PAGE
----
THE Lusaka High Court has set July 28 for hearing of the matter in which Konkola Copper Mines (KCM) has sued the Government to explain if the amendment to the retirement age of workers in Zambia affects every corporate entity in the country.
The giant mining company wants the State to interpret whether the amendment of the retirement age from 55 to 60 years by the National Pensions Scheme Amendment Act No.7 of 2015, the Income Tax Amendment Act no. 19 of 2015 and the Public Service Retirement Act is applicable across the board to every corporate or employer company in Zambia.
The matter has been allocated before Lusaka High Court judge Ms Justice Anessie Banda-Bobo.
In this case KCM’s head of corporate affairs Akakandelwa Mubiana has asked the Attorney General to interpret whether the amendment of the retirement age from 55 to 60 years by the two Acts was applicable across the board to every corporate or employing company in Zambia because there was no legislation in Zambia which directly provided for a mandatory retirement age which must be followed by all employing entities or occupational pension funds.
In his affidavit in support of summons filed in the High Court, Mr Mubiana submitted that if the answer was in the affirmative, he demanded for a determination of the effective date of revised retirement age in view of the principle of non-retrospective application of amendments to legislation.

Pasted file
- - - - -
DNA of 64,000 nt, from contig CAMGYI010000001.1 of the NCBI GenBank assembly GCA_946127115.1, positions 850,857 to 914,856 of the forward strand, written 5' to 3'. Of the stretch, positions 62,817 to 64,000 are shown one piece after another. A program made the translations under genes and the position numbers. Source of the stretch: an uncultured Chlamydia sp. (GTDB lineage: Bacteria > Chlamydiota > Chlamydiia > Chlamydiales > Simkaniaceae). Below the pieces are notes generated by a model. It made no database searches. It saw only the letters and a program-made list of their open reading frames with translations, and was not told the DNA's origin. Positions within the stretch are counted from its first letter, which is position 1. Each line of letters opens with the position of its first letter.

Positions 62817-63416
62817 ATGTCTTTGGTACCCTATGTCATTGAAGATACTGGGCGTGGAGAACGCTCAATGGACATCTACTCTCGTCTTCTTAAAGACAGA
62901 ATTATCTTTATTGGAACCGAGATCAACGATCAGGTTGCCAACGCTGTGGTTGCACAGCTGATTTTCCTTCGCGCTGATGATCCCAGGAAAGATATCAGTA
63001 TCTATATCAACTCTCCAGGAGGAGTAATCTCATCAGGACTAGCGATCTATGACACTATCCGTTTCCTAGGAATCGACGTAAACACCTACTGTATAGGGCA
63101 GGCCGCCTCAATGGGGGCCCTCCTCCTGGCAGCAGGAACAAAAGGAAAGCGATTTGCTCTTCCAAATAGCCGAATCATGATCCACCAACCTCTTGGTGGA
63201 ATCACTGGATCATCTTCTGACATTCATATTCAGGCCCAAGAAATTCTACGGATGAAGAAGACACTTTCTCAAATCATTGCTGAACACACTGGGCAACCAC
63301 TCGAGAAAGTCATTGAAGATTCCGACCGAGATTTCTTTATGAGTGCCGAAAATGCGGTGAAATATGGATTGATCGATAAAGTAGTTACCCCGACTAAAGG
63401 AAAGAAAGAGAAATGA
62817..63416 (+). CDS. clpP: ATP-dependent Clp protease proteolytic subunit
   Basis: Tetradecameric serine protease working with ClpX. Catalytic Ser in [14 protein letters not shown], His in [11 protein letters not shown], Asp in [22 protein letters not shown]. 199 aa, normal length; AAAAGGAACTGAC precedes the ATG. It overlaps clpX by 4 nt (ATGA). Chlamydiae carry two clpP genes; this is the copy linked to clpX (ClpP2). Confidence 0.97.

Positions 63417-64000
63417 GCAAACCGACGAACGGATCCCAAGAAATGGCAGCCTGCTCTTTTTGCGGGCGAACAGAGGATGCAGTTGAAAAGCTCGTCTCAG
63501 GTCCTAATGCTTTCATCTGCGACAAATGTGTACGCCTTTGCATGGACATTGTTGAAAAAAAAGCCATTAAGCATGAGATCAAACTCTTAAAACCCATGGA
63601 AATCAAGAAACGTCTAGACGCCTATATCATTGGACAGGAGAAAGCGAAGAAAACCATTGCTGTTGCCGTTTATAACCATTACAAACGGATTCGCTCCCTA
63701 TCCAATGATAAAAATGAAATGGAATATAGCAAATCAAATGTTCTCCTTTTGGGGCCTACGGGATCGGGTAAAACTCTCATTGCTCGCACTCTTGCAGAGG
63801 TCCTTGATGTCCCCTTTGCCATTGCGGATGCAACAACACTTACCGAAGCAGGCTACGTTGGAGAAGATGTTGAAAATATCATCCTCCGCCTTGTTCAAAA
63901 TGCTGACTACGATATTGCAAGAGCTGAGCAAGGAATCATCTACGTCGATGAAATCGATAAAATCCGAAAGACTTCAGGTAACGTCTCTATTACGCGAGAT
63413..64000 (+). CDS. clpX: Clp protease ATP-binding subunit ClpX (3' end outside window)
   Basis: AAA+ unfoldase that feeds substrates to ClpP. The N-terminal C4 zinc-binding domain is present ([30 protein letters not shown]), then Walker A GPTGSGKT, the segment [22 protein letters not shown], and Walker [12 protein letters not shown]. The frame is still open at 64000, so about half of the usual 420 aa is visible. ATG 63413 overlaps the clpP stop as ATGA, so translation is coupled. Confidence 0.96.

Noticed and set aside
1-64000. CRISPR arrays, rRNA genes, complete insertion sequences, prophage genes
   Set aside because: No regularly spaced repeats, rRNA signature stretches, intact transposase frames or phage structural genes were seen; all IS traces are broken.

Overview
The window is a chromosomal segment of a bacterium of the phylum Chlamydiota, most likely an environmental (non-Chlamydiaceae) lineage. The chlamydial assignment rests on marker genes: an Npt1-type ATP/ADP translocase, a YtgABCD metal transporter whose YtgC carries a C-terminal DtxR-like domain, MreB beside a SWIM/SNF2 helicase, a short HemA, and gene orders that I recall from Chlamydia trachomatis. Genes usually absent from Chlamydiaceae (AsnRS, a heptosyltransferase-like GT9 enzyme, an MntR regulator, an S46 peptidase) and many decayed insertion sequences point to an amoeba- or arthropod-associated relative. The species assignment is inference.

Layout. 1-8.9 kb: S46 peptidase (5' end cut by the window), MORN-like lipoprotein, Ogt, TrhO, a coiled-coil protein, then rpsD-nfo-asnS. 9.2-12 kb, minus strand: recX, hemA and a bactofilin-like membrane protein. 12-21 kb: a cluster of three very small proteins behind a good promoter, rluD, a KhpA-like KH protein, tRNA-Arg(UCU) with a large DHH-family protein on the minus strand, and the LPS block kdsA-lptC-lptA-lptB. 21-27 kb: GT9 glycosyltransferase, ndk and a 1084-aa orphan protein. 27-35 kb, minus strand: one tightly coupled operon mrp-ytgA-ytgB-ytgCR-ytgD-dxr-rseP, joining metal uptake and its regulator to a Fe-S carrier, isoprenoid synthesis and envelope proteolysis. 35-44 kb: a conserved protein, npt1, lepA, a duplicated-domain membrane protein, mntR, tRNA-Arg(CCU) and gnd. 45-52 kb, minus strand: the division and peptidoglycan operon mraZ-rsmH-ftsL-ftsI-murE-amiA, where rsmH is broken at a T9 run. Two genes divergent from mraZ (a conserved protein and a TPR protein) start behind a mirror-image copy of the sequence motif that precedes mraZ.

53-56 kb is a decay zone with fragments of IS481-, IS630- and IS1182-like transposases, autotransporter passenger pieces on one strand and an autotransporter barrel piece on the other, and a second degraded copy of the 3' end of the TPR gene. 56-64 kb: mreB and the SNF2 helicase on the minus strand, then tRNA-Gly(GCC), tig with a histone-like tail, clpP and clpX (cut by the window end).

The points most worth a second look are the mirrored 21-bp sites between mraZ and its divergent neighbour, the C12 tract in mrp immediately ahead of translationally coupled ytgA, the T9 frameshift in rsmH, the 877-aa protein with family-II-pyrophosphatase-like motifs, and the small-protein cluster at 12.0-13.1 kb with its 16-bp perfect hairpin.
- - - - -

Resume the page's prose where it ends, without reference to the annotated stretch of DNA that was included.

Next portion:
He contended that pursuant to the KCM Pension Fund Rules under clause 1.16, retirement age is the end of the month in which a member attains the age of 55 and that the two Acts do not provide for any mandatory application of 60 years on all employing entities or occupational pension funds to apply the 60 years’ retirement age compulsory.
Mr Mubiana contended that neither the National Pensions Scheme Amendment Act No.7 of 2015 nor the Income Tax Amendment Act No. 19 of 2015 could be used to enforce a mandatory application of 60 years on all employing entities or occupational pension funds.
He submitted that in 2014 the State amended regulation 4 of the Public Service retirement age regulations of 2014 to change the retirement age in the public service from 55 to 60 years for members who contributed to the National Scheme Fund.
Mr Mubiana added that the amendment came into force on August 14, 2015 which reserved the right of the employees who were members of the scheme before the coming into force of the amended law or still be bound by the old law.
Whether the members could elect to retire and claim their retirement at the age of 50 to 55 years as per old law or could elect to retire at the age of 60 or 65 years as per new law with the consent of the employer.
Mr Mubiana also contended that the National Pension Scheme Act only applied to members of the scheme who were defined as employees who were required to contribute to the scheme.
He added that the State made a further amendment to the Income Tax Act which amended the retirement from 55 to 60 years for income tax purposes through the Income Tax amendment Act in respect to approval of pension funds for tax purposes by the Commissioner General.
Mr Mubiana submitted that the principal legislation being relied upon to extend the mandatory imposition of the age of 60 to employers and occupational pension fund was the National Pension Scheme Amendment Act No.7 of 2015, the Income Tax Amendment Act No. 19 of 2015.